By Patrice Nkrumah, Chicago Crusader
For over a decade Chicago’s only Black-owned comedy club gave patrons a temporary escape from their problems and served as a venue for up and coming Black comedians to hone their skills before heading on to big careers. But owner Mary Lindsey announced last month the final show at the 150-seat venue would be on June 25 because the club was unable to turn a profit. It is a sad ending but also symbolic of the challenges the Bronzeville community continues to face years after a renaissance was predicted to begin.
“I am very proud of what we were able to provide for the last 11 years and the impact Jokes & Notes has had in the community,” said owner, Mary Lindsey. “Our audience proved that there is a demand for African American style comedy and entertainment in Chicago and throughout the region.”
But Lindsey said while the club had loyal customers, it never was able to sustain a consistent base after six years in business. Even when she brought in big-time headliners, the club would not be filled to capacity. She believes a lot of that has to do with the location of the club and how many people consider the area unsafe.
The Crusader covered the grand opening of the club back in 2005. The red carpet affair brought out many of Black Chicago’s most prestigious citizens and comedian Mo’Nique was the featured act. The Academy Award winning actress from “Precious” stated at the time how proud she was to be a part of something owned by a fellow Black woman that was in the “hood.” Located at 4641 S. King Drive in the Bronzeville community, Jokes & Notes was supposed to be one of several entertainment options along the 47th street business courier.
But while Lindsey was there from the beginning, all of the other businesses never came. The Harold Washington Cultural Center has been a major disappointment and a January 2010 fire destroyed a large building next to the club that contained several other businesses, including the popular Blue 47 restaurant that was never rebuilt. Lindsey said that and other factors played a role in her club never being able to take off like she wanted it to, but she is still proud of what the club did.
“We provided an opportunity for Black comedians to come and practice their craft in front of a live Black audience,” she said. “We also hosted amateur nights and offered an avenue for Black female comics who many times don’t have the same opportunities as men.”
Ironically, Mo‘Nique was in town last weekend, performing at another venue. She spoke with the Crusader via telephone and said she was “very sad” to hear about the demise of Jokes & Notes, calling it a “loss for the community” and a void that “needs to be filled.” She said while Lindsey is calling it quits, it means others need to step in to fill her shoes.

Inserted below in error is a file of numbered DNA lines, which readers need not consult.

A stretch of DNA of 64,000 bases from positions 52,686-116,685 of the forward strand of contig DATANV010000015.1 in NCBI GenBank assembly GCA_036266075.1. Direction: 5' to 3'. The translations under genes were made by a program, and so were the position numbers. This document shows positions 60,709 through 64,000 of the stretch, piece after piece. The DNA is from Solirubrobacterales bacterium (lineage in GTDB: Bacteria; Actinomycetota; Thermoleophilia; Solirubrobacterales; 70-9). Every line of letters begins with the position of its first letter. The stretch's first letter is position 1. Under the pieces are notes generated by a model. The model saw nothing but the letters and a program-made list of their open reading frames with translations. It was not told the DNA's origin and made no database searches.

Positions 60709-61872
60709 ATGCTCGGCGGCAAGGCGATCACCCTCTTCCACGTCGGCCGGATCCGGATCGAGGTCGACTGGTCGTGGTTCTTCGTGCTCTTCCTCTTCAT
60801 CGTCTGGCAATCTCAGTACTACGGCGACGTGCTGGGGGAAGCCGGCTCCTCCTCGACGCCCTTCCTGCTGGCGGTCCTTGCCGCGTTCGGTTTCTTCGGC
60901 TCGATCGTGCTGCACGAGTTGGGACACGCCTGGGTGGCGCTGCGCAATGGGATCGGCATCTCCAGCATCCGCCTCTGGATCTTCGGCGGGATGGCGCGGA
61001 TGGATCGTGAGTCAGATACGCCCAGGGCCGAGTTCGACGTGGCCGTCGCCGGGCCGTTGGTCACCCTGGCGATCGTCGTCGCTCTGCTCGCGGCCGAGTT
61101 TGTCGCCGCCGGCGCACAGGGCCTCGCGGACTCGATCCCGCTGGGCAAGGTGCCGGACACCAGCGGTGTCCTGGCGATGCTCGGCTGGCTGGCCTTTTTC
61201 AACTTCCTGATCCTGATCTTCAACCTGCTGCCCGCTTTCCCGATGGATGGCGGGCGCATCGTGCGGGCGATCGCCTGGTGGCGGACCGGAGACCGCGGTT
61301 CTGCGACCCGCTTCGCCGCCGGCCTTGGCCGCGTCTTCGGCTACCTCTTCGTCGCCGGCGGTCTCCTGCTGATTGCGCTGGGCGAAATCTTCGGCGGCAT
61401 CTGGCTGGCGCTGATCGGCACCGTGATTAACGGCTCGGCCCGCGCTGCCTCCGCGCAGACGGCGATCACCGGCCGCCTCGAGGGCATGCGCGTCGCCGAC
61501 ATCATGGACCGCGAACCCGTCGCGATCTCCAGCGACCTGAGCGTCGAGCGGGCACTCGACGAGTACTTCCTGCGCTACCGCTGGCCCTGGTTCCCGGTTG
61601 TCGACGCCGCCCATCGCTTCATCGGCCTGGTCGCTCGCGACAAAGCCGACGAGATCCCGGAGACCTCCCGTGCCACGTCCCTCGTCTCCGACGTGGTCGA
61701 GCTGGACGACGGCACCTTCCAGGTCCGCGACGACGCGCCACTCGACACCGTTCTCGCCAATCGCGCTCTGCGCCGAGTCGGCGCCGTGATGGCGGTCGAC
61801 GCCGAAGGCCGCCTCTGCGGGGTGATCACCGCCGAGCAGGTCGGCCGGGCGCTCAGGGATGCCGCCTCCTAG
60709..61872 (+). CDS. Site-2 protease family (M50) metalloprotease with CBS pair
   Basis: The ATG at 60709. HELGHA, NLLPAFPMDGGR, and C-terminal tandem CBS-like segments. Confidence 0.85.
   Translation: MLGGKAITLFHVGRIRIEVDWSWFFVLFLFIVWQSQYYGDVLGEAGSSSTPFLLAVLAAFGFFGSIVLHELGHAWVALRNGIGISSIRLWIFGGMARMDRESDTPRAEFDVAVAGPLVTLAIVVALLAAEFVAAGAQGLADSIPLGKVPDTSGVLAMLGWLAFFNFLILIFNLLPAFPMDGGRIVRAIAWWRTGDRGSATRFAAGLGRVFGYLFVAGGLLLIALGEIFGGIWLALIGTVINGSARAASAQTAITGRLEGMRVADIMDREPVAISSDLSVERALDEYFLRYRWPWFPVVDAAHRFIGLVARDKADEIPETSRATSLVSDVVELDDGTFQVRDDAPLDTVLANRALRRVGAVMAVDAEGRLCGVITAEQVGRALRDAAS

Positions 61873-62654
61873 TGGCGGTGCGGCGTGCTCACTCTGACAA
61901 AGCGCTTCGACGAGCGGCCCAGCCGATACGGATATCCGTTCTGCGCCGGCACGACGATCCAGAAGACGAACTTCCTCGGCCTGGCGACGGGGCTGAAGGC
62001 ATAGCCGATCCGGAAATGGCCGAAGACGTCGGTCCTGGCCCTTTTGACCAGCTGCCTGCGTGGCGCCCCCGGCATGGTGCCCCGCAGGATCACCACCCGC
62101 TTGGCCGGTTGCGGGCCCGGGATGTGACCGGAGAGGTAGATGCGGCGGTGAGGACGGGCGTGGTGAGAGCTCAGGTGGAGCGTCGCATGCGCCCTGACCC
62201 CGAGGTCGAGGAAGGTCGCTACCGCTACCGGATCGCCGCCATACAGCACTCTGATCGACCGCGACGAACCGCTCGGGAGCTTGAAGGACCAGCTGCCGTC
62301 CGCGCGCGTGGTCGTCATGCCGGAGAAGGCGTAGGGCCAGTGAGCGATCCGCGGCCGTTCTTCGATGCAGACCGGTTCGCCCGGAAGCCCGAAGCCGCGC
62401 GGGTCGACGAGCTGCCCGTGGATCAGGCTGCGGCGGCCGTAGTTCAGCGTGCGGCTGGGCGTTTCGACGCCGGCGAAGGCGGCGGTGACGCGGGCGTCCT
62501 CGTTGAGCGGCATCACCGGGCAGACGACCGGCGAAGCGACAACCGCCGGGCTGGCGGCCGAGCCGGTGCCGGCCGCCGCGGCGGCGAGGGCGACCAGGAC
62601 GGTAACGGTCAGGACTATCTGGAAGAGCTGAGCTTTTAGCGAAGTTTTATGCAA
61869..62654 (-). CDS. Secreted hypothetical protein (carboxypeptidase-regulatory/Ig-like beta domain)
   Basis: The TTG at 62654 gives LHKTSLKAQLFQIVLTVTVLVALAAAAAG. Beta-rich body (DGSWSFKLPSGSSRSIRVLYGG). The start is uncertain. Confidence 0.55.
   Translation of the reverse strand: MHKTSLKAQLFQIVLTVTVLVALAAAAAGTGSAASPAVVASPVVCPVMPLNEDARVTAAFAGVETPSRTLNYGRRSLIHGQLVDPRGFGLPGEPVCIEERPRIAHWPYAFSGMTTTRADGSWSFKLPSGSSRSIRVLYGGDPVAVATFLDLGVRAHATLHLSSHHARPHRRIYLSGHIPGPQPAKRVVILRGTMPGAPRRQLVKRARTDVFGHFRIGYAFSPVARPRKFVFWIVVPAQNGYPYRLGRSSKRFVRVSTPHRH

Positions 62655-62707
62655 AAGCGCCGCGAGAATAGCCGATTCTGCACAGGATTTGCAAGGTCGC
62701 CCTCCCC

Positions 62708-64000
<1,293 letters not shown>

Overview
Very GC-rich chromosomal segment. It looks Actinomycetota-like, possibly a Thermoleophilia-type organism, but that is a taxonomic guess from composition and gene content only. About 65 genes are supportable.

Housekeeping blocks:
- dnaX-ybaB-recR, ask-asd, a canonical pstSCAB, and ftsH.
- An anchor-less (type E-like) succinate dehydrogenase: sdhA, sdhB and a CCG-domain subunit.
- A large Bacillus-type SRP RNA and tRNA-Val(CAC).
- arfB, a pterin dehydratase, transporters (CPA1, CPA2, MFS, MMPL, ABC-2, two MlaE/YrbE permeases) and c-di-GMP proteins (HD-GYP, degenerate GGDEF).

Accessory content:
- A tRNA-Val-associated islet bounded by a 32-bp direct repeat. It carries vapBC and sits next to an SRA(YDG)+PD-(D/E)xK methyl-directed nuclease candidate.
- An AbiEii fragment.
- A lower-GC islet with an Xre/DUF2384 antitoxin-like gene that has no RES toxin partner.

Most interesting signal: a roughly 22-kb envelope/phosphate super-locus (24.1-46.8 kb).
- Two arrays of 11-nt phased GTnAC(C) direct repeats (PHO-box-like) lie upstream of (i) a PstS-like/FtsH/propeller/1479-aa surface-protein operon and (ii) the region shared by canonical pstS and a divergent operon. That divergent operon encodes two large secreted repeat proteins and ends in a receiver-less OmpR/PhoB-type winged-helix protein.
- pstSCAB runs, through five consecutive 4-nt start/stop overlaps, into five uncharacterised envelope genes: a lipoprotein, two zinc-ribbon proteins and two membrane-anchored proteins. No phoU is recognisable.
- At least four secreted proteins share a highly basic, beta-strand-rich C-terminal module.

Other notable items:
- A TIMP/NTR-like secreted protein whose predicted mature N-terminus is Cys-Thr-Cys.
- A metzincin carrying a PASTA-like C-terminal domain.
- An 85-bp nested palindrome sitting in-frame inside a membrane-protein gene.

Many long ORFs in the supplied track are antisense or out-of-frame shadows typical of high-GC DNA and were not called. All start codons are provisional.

“I got my start in a place like Jokes & Notes so I know its value from the comedians’ view and how it helps the community,” she said. “People are under a lot of stress right now. Hell, Donald Trump might become president. That alone speaks to how much we need comedy clubs.”
Before the final show, Lindsey thanked everyone who has supported her through the years at Jokes & Notes and her previous club downtown, All Jokes Aside. She said for now she is going to take a long vacation and think about her next move.
Allyson Jeffery and her husband Maurice attended the final show. The couple said they attended shows at Jokes & Notes at least three times a year since it first opened. As Bronzeville residents, the couple say they understand Lindsey’s frustration.
“I think everyone who moved into Bronzeville during the early 2000’s had big expectations that have not come to fruition,” Mrs. Jeffery said. “I’m not saying we were lied to, but rather many things have not panned out as we hoped they would. We are still struggling with some issues that are keeping property values down from what we expected and the mecca of successful Black businesses never happened. We’ve supported many of the ones that are here, but it seems like they are unable to draw people from outside the community into the area.”
Lindsey said for now she will just take solace in knowing that she helped several comedians from Chicago move on to great things like Deon Cole, and provided steady work for people like Damon Williams and George Wilburn.
“It’s disappointing because I always envisioned myself being here for much longer than 11 years,” she said. “But I want to say thank you to each and every person that came through our door.”